Charles Fitzroy Doll

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The Hotel Russell in Bloomsbury, designed by Doll in 1898

Charles Fitzroy Doll J.P., FRIBA (1850–1929), was an English architect of the Victorian and Edwardian eras who specialised in designing hotels. He also designed the dining room on the RMS Titanic, which was based on his design for that in the Hotel Russell in Bloomsbury.[1]

Doll was educated in Germany, and on his return to Britain he trained as an architect under Sir Matthew Digby Wyatt. Under Wyatt he was involved in designing the India Office in London, a project he worked on from 1866 to 1868. In 1885 Doll was appointed Surveyor to the Bedford Estates in Bloomsbury and Covent Garden in London. In 1898 he designed the Hotel Russell, which is distinctively clad in decorative thé-au-lait ("tea with milk") terracotta, and which was based on the Château de Madrid on the Bois de Boulogne in Paris.[2] Doll engaged the sculptor Henry Charles Fehr to model the four life-size statues of British Queens, who look down from above the main front entrance. The hotel's restaurant, now named Fitzroy Doll's, is said to be almost identical to the RMS Titanic`s dining room which he also designed.[1]

Later, Doll designed the Imperial Hotel in Russell Square (which was demolished in the late 1960s and rebuilt in a contemporary style), and which was described by Pevsner as a ‘vicious mixture of Art Nouveau Gothic and Art Nouveau Tudor’.[3][4][5] In 1907 Doll designed the Flemish French-Gothic terrace of shops with apartments over them in Torrington Place.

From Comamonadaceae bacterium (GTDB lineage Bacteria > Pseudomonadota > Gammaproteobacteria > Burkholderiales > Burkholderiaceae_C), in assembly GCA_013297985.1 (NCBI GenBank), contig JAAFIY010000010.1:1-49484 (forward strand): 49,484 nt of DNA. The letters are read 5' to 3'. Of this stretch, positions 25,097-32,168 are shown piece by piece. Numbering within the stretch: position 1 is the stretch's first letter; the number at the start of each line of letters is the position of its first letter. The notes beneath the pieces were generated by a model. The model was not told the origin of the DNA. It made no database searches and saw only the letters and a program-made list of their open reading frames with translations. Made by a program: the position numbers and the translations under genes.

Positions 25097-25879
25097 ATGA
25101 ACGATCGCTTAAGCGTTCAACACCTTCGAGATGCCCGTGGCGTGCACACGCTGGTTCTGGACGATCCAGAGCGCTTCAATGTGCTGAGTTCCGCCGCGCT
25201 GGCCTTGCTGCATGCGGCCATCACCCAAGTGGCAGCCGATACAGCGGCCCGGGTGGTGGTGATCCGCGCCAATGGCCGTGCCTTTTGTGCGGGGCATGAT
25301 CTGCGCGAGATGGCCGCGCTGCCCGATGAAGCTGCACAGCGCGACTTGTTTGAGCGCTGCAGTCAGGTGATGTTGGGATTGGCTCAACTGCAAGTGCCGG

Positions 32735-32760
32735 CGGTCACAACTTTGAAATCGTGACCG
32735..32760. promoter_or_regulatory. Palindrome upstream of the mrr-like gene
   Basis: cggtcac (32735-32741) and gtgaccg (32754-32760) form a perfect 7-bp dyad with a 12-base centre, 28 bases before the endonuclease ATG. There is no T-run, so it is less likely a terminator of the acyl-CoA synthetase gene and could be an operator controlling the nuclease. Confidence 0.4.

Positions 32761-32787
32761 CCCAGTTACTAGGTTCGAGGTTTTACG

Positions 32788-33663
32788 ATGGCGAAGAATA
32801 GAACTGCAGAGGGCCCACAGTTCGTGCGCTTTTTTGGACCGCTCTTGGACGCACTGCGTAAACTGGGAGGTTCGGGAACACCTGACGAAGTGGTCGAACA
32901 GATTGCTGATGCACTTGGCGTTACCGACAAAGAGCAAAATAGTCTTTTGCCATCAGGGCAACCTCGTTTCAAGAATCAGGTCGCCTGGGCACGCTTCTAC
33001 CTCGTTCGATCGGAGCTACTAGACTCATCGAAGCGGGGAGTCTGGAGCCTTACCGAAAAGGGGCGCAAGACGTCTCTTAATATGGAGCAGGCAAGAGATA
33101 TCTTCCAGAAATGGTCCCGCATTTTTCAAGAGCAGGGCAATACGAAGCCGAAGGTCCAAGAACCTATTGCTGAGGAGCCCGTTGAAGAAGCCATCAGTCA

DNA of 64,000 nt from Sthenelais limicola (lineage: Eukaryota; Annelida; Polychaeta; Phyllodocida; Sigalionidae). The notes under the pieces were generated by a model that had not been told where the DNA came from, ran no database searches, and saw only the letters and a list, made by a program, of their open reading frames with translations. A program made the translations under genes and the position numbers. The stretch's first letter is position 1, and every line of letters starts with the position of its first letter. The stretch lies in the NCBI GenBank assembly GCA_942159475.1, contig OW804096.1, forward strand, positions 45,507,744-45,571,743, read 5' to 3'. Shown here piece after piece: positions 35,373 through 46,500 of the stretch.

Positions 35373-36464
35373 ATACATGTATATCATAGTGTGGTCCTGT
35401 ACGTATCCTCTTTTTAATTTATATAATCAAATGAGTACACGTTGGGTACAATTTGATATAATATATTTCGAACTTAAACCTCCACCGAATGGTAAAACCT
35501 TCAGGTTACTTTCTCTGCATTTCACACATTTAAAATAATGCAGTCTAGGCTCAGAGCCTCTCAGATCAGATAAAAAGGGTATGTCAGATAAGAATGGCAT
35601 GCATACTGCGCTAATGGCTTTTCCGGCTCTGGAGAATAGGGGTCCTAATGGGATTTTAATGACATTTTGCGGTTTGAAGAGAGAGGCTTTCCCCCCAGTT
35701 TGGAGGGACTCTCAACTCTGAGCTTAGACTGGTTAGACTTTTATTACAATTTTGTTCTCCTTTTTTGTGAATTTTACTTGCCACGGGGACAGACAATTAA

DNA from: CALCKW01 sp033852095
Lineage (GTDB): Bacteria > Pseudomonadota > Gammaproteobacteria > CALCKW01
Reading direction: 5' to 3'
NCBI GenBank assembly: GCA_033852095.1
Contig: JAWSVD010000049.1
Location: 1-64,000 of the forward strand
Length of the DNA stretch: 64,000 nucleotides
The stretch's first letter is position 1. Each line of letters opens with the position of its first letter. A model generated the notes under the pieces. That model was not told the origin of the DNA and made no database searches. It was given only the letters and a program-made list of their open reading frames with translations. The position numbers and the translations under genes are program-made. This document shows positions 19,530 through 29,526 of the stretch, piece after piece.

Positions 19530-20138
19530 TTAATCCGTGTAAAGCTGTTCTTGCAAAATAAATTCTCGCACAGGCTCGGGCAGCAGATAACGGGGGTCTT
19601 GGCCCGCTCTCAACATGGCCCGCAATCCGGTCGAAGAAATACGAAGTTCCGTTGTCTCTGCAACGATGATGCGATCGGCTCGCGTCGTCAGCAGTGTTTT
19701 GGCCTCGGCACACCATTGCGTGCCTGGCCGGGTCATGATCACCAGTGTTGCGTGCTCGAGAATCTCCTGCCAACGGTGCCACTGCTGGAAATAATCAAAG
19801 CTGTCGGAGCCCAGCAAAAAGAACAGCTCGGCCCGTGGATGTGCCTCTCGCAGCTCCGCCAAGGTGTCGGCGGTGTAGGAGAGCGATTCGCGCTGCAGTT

Doll married Emily Francis Tyler, the daughter of William George Bygrave Tyler and Elizabeth Emily Mackinnon, on 26 August 1879. Their five children included Christian Charles Tyler Doll (1880–1955),[6] who inherited his father's architectural practice and who was involved in the reconstruction of the grand staircase of the Palace of King Minos at Knossos in Crete.[5]

A member of Holborn Borough Council, he served as Mayor of Holborn in 1904-1905 and 1912-1913.[7][8]

Charles Fitzroy Doll lived at Hadham Towers in Much Hadham in Hertfordshire, where he was a Justice of the Peace. He died in 1929 aged 79.

References[edit]

  1. ^ a b Reynolds & Davies 2006, pp. 108
  2. ^ Gray 1985[page needed]
  3. ^ Pevsner 1951, pp. 217
  4. ^ Olsen 1976, pp. 137
  5. ^ a b Curl 2006, pp. 236
  6. ^ [1] Charles Fitzroy Doll on Peerage.com
  7. ^ "Election of Mayors". The Times. 10 November 1904. p. 6. 
  8. ^ "The New Mayors". The Times. 11 November 1912. p. 13. 

Reference bibliography[edit]

  • Curl, James Stevens (2006). "Doll, Charles Fitzroy". A Dictionary of Architecture and Landscape Architecture (2nd ed.). Oxford University Press. 
  • Gray, A. Stuart (1985). Edwardian Architecture: A Biographical Dictionary. Duckworth. ISBN 978-0-7156-2141-7. 
  • Olsen, Donald J. (1976). The growth of Victorian London. Part 2. Batsford. 
  • Pevsner, Nikolaus (1951). The Buildings of England. London 6, Westminster. Penguin Books. 
  • Reynolds, John; Davies, Gill (2006). One Thousand Buildings of London. Black Dog & Leventhal. ISBN 978-1-57912-587-5. 

External links[edit]